Analysis: Jackson Case Will Change The Tune For Concert, Artist Insurance

Carnegie Hall concert goes on, after strike canceled performance

A strike by stagehands forced the cancellation, but the union temporarily suspended its strike on Thursday, allowing the concert hall to open its doors for now. A union leader told Reuters he was optimistic the two sides could reach a permanent deal by Friday. The dispute hangs on whether the stagehands – mostly prop-makers, carpenters and electricians – should have a role in a new educational wing that the Carnegie Hall Corp plans to open above the hall next year. The corporation wants to hire cheaper labor at the education wing. Negotiations with the union took an unprecedented turn on Wednesday when Local 1 of the International Alliance of Theatrical Stage Employees decided to go on strike for the first time in the history of Carnegie Hall. However, when James Claffey, president of Local 1, emerged from negotiations on Thursday afternoon, he announced the union had agreed to pull down the picket line for the day, citing progress in the talks. “This is a goodwill gesture towards Carnegie Hall,” said Claffey, whose local has negotiated some of the most lucrative pay in the industry. He later said further progress had been made, and that even though picketing would continue, he hoped to reach a deal by Friday. Carnegie Hall’s five full-time stagehands make an average of $400,000 per year including benefits, The New York Times reported, citing the organization’s tax returns. Claffey said there were many more stagehands represented by the union who work only sporadically. “This dispute is not about those employees,” Claffey said. “This is about everyone else. These are middle class employees.” The strike forced Carnegie Hall to cancel a performance by the Philadelphia Orchestra with violinist Joshua Bell. The concert was part of Carnegie Hall’s opening-night gala, the organization’s biggest fundraising event of the year. “We are disappointed that, despite the fact that the stagehands have one of the most lucrative contracts in the industry, they are now seeking to expand their jurisdiction beyond the concert hall and into the new education wing in ways that would compromise Carnegie Hall’s education mission,” said Clive Gillinson, the organization’s executive and artistic director.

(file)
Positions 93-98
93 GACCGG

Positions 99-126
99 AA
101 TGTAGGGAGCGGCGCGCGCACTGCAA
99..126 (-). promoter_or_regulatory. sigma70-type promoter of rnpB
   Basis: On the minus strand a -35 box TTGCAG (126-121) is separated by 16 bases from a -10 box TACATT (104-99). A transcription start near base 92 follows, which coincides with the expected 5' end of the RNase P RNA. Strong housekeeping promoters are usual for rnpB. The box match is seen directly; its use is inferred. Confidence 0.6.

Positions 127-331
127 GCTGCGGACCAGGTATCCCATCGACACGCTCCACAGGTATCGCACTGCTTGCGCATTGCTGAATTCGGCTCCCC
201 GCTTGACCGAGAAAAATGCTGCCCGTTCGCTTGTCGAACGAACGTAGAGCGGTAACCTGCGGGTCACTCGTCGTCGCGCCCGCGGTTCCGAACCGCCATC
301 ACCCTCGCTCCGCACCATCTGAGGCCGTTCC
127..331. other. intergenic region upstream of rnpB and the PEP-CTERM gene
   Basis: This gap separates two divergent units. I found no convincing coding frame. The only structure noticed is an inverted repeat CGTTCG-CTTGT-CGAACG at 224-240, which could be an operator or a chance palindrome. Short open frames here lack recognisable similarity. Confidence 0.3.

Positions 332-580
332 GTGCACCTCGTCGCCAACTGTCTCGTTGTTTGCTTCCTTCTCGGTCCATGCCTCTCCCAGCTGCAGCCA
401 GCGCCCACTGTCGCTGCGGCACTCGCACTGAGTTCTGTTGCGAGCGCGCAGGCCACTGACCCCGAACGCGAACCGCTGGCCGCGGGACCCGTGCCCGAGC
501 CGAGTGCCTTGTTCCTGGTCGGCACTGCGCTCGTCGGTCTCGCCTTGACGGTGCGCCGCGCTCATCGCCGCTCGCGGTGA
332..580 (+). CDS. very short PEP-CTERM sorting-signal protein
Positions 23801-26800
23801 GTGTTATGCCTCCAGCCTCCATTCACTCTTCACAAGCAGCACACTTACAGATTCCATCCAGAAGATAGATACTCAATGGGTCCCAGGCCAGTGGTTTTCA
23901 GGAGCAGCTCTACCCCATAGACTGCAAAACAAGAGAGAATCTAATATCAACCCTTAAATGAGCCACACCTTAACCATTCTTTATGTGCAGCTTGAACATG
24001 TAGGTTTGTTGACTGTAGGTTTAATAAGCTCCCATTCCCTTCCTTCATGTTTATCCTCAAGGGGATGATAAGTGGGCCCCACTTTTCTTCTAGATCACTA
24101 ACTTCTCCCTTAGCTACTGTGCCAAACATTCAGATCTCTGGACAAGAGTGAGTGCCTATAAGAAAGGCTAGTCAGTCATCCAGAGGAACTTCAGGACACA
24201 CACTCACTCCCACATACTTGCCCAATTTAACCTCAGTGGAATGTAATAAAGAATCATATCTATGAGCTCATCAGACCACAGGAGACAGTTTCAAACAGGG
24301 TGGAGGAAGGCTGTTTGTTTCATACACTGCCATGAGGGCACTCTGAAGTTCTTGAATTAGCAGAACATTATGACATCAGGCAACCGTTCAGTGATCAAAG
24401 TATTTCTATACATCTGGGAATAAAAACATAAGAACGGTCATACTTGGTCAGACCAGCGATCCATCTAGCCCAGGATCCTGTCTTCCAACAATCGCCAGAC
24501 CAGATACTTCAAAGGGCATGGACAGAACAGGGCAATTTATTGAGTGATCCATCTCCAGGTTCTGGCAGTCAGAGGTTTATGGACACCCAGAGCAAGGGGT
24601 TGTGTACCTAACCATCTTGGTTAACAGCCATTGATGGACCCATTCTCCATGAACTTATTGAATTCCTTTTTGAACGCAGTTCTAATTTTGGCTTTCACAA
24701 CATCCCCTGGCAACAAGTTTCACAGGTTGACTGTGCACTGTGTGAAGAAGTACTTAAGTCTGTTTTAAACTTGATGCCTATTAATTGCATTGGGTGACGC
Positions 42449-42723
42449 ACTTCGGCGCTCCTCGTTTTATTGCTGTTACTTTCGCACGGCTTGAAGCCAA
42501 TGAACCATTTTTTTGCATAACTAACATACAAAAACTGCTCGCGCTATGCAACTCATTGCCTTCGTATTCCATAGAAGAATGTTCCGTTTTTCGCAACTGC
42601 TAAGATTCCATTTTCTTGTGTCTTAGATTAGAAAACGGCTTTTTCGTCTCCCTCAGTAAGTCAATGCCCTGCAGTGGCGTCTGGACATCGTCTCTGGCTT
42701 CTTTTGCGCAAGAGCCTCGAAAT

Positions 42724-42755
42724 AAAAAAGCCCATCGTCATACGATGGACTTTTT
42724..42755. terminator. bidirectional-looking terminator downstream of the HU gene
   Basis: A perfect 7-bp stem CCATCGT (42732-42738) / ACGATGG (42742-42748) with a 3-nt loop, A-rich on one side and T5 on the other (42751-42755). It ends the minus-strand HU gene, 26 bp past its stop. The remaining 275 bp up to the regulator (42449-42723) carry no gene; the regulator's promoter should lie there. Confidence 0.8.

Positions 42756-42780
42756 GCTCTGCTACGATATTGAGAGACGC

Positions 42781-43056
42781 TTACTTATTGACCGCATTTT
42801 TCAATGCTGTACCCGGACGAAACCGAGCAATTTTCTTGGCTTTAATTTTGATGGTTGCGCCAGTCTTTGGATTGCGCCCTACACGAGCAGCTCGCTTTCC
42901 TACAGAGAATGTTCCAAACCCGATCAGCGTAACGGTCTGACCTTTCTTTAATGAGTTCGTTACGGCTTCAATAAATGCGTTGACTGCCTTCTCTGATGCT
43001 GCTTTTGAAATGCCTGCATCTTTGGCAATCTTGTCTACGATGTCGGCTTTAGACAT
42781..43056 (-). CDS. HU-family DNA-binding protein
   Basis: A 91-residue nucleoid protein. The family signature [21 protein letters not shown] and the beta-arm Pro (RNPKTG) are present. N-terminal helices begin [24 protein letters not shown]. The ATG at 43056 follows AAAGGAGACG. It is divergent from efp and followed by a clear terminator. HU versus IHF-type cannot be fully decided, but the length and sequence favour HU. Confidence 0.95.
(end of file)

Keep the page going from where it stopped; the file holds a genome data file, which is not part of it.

The Lumineers illuminate Chaifetz Arena in concert

Tim Kilo State Farm Insurance

Ruben Insurance Services Inc, a large entertainment insurance firm, which has handled many of the world’s biggest tours over the last 12 months. “If you have a security guard who winds up punching someone in the face or kills someone, who is responsible? “Is it the artist, the bodyguard, the promoter? I think promoters will require stars to indemnify their own staff,” said McNaught. “Even if AEG was not held responsible, I still think this case will make attorneys find ways to tighten contracts.” An attorney for Lloyds of London involved in the Michael Jackson case declined comment for this story. The price of premiums also may go up, according to one concert producer who did not want his name used. Currently, promoters pay 3 percent to 5 percent of the value of the policy, meaning that AEG paid between $530,000 and $875,000 for the $17.5 million policy it took out with Lloyds of London for Jackson’s “This is It” tour. AEG, which had initially sought to collect on the $17.5 million policy after Jackson’s death canceled the tour, dropped a claim against Lloyds amid revelations in leaked emails that show AEG executives were concerned about his stability ahead of his planned London comeback tour. Insurers routinely send doctors to do medical exams — and occasionally hire investigators for background checks– before placing multi-million dollar policies for the stars. After the Jackson trial, the reams of information they need will skyrocket, said Adam Steck, CEO of SPI Entertainment, who recently brokered a deal for an 18-show run by rocker Meatloaf at Planet Hollywood in Vegas, starting September 26. “We’re in a high risk business, said Steck. “The case will require artists to disclose medical conditions and the producer will need to insure and vet them properly, meaning more red tape. This could affect ticket pricing at the end of the day.” In its wrongful death suit against AEG, Jackson’s family claimed AEG negligently hired Murray as Jackson’s personal physician and ignored signs Jackson, who died in 2009 at 50 from an overdose of propofol, was in poor health.